The National Archives has released 46,700 pages of documents from Elena Kagan's days as an adviser in the Clinton administration. The documents, which include everything from policy missives to notes scribbled in the margins of internal memos, are revealing in how little they reveal about the ever-guarded Kagan and her views. But given her nomination by President Obama to the Supreme Court, pundits are exploring the papers for glimpses at Kagan's thinking, how she might perform as a justice, and what questions she will face when the confirmation process begins June 28.

  • Like Obama, Ever the Centrist  The New York Times' Sheryl Gay Stolberg says the documents reveal "a woman who, like the president she worked for, was trying to balance competing policy objectives and chart a centrist course on matters as varied as abortion, race relations, immigration, AIDS, gun rights and embryonic stem cell research. She endorsed a legal strategy aimed at avoiding a sweeping Supreme Court ruling against affirmative action. She urged the Department of Health and Human Services to be more candid about the lack of scientific evidence for medical marijuana. She expressed skepticism about a drive to bar schools from tracking students by ability. She cautioned against imposing tough marketing restrictions on the tobacco industry — a hint of her background as a First Amendment scholar."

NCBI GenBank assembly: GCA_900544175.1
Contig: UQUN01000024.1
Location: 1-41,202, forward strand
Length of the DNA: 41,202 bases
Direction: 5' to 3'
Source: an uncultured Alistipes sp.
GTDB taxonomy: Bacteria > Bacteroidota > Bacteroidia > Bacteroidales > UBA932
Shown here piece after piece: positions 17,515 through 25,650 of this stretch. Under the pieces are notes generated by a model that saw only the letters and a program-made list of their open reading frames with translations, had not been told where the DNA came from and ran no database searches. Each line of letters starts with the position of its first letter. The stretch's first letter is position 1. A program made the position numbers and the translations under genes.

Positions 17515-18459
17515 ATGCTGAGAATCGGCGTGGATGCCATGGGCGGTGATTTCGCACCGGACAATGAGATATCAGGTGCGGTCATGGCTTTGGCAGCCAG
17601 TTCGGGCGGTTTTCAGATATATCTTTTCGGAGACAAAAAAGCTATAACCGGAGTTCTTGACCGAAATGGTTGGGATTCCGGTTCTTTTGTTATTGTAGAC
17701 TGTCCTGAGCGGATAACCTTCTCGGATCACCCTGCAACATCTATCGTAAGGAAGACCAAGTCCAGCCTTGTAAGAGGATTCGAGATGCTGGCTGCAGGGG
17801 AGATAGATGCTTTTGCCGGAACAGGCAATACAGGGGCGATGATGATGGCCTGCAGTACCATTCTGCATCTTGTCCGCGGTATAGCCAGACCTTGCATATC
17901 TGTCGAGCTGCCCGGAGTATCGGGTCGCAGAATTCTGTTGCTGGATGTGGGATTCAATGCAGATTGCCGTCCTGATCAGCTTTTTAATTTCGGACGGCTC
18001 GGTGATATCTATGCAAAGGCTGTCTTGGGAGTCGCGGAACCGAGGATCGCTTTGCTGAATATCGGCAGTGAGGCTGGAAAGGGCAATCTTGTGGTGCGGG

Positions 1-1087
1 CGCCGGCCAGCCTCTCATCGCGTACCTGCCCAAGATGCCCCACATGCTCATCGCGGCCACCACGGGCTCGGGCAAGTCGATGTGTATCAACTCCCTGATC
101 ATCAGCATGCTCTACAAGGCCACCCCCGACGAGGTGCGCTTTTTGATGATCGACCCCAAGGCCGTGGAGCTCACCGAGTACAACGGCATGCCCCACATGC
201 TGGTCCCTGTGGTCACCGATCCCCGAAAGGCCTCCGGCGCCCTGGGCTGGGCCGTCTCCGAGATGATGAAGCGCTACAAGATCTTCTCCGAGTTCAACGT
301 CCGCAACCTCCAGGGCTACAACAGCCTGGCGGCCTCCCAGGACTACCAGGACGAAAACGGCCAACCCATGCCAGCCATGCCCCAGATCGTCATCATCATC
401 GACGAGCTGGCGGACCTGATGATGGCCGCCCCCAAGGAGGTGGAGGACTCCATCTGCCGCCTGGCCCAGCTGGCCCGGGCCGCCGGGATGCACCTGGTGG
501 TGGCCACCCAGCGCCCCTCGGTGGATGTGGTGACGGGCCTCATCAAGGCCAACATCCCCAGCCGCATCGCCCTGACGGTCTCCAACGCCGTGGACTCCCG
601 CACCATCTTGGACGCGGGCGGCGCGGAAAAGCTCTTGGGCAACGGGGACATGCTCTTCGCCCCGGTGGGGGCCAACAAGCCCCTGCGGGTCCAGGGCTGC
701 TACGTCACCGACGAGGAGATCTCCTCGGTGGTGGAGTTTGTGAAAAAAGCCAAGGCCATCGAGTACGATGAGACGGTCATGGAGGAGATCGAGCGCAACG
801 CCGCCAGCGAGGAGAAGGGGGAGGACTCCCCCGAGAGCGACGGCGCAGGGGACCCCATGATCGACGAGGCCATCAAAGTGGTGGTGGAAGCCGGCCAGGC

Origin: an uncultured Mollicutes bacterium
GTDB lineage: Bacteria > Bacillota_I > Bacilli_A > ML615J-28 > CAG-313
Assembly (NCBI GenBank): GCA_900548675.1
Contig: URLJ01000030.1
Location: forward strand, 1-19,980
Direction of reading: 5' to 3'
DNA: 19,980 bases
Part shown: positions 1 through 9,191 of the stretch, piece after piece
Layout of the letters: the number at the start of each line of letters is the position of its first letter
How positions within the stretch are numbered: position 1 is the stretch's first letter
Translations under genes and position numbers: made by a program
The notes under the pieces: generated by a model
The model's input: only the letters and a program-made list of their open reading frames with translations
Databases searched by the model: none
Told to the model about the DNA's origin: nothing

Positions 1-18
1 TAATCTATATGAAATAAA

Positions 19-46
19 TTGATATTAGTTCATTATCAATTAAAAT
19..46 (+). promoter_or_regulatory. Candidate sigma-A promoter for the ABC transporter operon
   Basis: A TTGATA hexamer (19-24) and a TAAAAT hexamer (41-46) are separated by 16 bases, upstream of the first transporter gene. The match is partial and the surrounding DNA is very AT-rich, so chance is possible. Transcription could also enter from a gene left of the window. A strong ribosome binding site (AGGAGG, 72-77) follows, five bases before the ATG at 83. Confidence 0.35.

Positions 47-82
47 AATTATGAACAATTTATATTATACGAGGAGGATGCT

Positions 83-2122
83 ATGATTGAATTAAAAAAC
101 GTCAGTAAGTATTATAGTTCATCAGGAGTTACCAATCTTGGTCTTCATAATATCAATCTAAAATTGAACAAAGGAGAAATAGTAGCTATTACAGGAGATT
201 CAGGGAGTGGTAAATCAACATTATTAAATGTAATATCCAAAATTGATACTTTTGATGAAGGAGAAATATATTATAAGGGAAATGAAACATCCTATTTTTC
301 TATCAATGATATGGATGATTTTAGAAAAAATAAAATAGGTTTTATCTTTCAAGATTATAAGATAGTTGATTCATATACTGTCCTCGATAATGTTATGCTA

• Vague Picture Allows People to 'See What They Want'  The Associated Press's Mark Sherman warns, "the documents offer hints but little definition of President Barack Obama's choice to succeed Justice John Paul Stevens, who led a four-justice liberal bloc on the court. As with many faded or blurry pictures, there's just enough material for people to see what they want."
  • No 'Smoking Guns' For Critics  Politics Daily's Andrew Cohen writes, "the pickings in the "Kagan" files are slim indeed. There are no repudiations of core American values; no secret screeds, no hidden odes to dark faiths. And certainly nothing as shocking or embarrassing or -- you would think -- as career-stopping, as Rehnquist's note defending a doctrine -- separate but equal -- which almost all now find repugnant."
  • She's a Consequentialist  The Christian Science Monitor's David Rose explains, "Moral philosophers divide theories of morality between those that are consequentialist and those that are nonconsequentialist in nature. Consequentialist theories of morality contend that moral propriety is determined by the consequences of actions, not the actions themselves. Stealing, for example, is therefore deemed wrong because it harms the victim, not because it is inherently wrong to take something that belongs to someone else." Kagan's documents reveal her to be consequentialist, he argues. "Do we really want the law of the land to be determined by a few judges? The proper place for consequentialist moral reasoning in American public life is in public debate and at the ballot box, not in a court of law."
  • Bold and Smart on Education Policy  Education Week's Mark Walsh finds Kagan and her office to have been "deeply involved in education issues, often coordinating with the Department of Education. Clinton aides viewed education initiatives—whether ambitious, such as an effort to reauthorize the ESEA, or modest, such as a proposal to promote school uniforms—as something that connected with voters, put Republicans on the defensive, and helped cement the president's legacy."